Report: Russian judge denies parole for Pussy Riot member

Pussy Riot performing in a Russian cathedral.

Story highlights

  • Nadezhda Tolokonnikova, one of 3 arrested Pussy Riot members, had asked for parole
  • State news: A judge denies it, saying she broke prison rules and hasn't expressed regret
  • Pussy Riot staged a performance protesting Russia's leaders in 2012 in a Moscow church
  • Activists have decried the arrest and conviction of the punk band's members

A member of the Russian punk band Pussy Riot -- convicted last summer after a protest performance inside a Moscow cathedral -- had her parole bid rejected Friday when a judge said she'd broken prison rules and never expressed regret, state news reported.

Nadezhda Tolokonnikova's lawyer argued that she should be freed because she has a small child, hadn't had conflicts with other inmates and would have a job once she was freed, reported RAPSI, an official news agency focused on legal matters.

But the judge in Mordovia, in central Russia, sided with prosecutors and took into account Tolokonnikova's behavior at a penal colony in Perm, about 1,000 kilometers (700 miles) east of Moscow.

"She had not always observed the rules of conduct," the judge ruled according to another state news agency, RIA Novosti. "She has two disciplinary penalties not yet removed from her record."

Irina Khrunova, Tolokonnikova's lawyer, told state news that her client will appeal Friday's ruling.

Tolokonnikova and another band member, Maria Alyokhina, both in their 20s, were sentenced in August for performing a song critical of President Vladimir Putin in one of the Russian Orthodox Church's most important cathedrals.

Yekaterina Samutsevich, a third member of the band, was sentenced at the same time. But she was freed from prison last October.

    Footage of the brief but provocative protest action in February 2012 attracted worldwide attention after it was posted online.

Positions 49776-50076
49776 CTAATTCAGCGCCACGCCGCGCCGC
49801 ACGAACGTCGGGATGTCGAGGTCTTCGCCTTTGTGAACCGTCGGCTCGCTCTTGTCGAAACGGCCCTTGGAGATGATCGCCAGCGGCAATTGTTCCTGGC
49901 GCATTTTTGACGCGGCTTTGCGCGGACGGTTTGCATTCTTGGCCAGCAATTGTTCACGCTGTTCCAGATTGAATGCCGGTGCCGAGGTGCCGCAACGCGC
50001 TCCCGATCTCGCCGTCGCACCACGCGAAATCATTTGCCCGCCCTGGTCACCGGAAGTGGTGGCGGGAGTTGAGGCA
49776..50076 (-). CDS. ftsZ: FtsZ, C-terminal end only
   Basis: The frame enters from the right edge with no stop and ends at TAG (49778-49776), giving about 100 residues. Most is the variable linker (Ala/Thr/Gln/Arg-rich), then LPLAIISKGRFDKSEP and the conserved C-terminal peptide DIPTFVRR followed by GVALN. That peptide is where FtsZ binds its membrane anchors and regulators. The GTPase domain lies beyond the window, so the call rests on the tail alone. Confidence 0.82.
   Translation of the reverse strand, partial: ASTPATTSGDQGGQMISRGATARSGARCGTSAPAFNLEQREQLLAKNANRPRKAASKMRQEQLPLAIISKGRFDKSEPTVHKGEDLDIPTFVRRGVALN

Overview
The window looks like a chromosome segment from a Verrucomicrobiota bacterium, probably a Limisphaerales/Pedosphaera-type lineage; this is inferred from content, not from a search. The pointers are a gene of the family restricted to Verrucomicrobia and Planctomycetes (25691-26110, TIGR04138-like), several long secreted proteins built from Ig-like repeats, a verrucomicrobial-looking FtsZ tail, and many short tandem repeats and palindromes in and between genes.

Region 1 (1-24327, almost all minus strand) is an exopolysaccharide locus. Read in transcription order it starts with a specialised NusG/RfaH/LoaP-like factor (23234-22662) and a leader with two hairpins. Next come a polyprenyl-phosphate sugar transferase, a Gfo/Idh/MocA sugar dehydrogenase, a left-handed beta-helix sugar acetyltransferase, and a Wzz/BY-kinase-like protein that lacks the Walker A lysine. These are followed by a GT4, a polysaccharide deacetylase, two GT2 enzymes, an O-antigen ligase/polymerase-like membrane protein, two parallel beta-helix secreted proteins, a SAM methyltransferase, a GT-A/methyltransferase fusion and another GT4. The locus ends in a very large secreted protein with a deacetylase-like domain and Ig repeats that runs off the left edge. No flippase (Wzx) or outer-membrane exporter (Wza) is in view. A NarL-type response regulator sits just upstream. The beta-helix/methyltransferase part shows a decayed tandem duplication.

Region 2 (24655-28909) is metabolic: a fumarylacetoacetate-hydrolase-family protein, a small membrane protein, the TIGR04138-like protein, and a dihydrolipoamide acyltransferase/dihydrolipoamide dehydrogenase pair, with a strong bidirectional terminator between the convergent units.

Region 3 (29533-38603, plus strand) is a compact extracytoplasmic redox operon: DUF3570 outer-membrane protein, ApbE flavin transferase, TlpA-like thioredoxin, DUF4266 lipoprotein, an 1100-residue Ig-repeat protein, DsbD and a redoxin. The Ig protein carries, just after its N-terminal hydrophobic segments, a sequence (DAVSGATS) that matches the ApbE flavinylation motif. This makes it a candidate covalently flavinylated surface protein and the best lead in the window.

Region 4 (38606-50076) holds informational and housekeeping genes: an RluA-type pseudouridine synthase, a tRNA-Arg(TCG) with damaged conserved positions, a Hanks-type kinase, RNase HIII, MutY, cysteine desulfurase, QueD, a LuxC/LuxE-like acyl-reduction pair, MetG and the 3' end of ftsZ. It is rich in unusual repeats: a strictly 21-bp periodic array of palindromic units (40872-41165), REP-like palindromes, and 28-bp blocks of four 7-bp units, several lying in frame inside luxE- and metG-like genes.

It showed the band members, their faces shrouded by balaclavas, screaming "Mother Mary, please drive Putin away" inside Christ Savior Cathedral, outraging many of the Russia church's faithful

    The three women, who were arrested shortly after the act, were all convicted of hooliganism. Two other members of the all-female group have fled Russia.

    Human rights activists and celebrities alike rallied around Pussy Riot -- and railed at Russian authorities for going after women who, they said, were expressing their political views -- following the band members' arrest.

    Amnesty International and Human Rights Watch, for example, both issued reports earlier this year sharply criticizing Russia's record on freedom of expression. The heavy clampdown on government critics and activists, the groups said, has increased since Vladimir Putin returned to the presidency -- which happened a few months after the Pussy Riot protest act.

    Putin subsequently denied his government employs "Stalinist elements" -- which he equated to a "personality cult and mass violation of law, reprisals, prison camps."

    "But that doesn't mean we should have no discipline, no law and order -- and all people in Russia should be equal before the law."

    That includes the women in Pussy Riot, Putin said.

    "No one puts anyone in prison for political reasons, for their political views. They get punished for violating the law. Everybody should observe the law."